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Comcast Wants OTT Video in the Cable Bundle

27 Jul, 2016 By: Erik Gruenwedel

Comcast’s recent decision to include Netflix in its broadband-based X1 set-top devices underscores the media giant’s nod to the appeal of subscription streaming video and desire to control it.

With much of the industry contemplating direct video access for consumers, Comcast envisions targeting consumers within its existing premium TV infrastructure.

“We haven't seen an OTT model that really is very profitable for us and we think that bundling our products and having business services and operating the [channel] bundle is still the best value,” Neil Smit, CEO of Comcast Cable, said on the company's July 27 fiscal call.

Stephen Burke, CEO of NBC Universal, said hype surrounding SVOD and consumer-direct OTT video, is overblown. He said 40% of domestic households already have Netflix. The executive said NBC Universal’s relationship with Netflix “has never been better.”

“They're a huge purchaser of our content. We talk to them all the time. So my prediction is it'll be quite a good thing for Comcast Cable and it'll be a good thing for NBC Universal,” Burke said.

Yet, with X1 market penetration projected to reach 50% by the end of the year, Richard Greenfield, analyst with BTIG Research, wondered why the platform wouldn’t be marketed separately as a standalone service.

Comcast chairman Brian Roberts said standalone OTT economics remain unproven as a forward strategy for channel bundle-based Comcast.

“We're about a business model where we're able to grow the [cable] customer base, have customers that have multiple products … ever-reducing churn and innovative new products that you bolt on. Maintaining that equilibrium without a network platform wouldn’t work,” he said.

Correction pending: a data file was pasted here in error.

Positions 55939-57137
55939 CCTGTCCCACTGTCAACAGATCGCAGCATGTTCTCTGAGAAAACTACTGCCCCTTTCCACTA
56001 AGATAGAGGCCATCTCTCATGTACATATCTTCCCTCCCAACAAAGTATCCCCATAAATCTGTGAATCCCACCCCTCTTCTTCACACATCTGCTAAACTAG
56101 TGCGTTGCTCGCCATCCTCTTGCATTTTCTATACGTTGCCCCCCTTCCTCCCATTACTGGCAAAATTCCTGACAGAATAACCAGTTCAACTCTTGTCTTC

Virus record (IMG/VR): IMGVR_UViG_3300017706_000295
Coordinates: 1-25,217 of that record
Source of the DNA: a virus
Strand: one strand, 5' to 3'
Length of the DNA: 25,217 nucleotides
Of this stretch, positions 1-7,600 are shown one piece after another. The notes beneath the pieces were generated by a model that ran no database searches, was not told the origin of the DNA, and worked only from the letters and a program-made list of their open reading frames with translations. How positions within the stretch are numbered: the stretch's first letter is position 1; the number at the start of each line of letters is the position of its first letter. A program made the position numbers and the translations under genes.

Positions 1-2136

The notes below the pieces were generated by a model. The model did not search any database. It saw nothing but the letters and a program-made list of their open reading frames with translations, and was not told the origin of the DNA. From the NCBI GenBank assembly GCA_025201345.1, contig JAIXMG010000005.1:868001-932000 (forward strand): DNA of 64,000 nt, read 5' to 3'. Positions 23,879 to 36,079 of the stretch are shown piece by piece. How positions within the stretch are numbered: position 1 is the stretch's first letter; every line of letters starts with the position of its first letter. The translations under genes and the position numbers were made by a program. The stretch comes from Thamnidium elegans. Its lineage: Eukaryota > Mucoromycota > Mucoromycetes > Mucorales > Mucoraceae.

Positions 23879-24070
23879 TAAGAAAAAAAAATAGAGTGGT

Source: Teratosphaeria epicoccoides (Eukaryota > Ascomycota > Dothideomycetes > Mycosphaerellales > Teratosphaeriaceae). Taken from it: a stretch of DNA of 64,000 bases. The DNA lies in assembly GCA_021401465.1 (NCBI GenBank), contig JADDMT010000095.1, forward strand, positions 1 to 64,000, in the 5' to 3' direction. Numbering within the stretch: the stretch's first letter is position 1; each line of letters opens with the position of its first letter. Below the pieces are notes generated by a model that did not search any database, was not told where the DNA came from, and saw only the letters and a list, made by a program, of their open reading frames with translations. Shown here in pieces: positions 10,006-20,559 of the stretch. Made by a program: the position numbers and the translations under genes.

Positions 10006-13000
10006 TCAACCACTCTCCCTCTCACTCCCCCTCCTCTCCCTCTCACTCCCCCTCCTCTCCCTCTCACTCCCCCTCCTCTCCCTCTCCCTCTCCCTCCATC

Burke added NBC Universal would be sure to be included in online skinny bundles such as Sling TV, HBO Now and Charter Spectrum TV Plus.

“We have more channels and more eyeballs than anyone else and we're pretty much essential to those [skinny] bundles. I believe the vast majority of OTT subscribers will be incremental. We'll be going after people who currently are not part of the ecosystem and therefore will be additive to NBC Universal.”

Meanwhile, Comcast Cable reported it lost 4,000 video subscribers in the second quarter (ended June 30) to end the period with 22.4 million subs. The nation’s largest singular cable operator lost 69,000 subs during the previous-year period.

The sub drop represented the company’s best Q2 result in more than 10 years.

“On a trailing 12-month basis, we have now added about 90,000 video customers, a remarkable improvement in the face of significant competitive and technological change, and a testament to the investments we've made in our platform and breadth of content,” Roberts said.

Overall, Comcast added 115,000 subs across broadband and telephone, up 83,000 subs from last year. Broadband continues to be the largest contributor to overall cable revenue growth. Revenue increased 8.6% to $3.4 billion.

The company said it has reached 40% market penetration for X1, the broadband-based set-top. CFO Michael Cavanaugh said 85% of X1 subs use Xfintiy On Demand, watching on average about 29 hours of dated content. TV Everywhere platform use is up 17% from last year, with authenticated viewers watching about 10 hours of content per month on portable devices.

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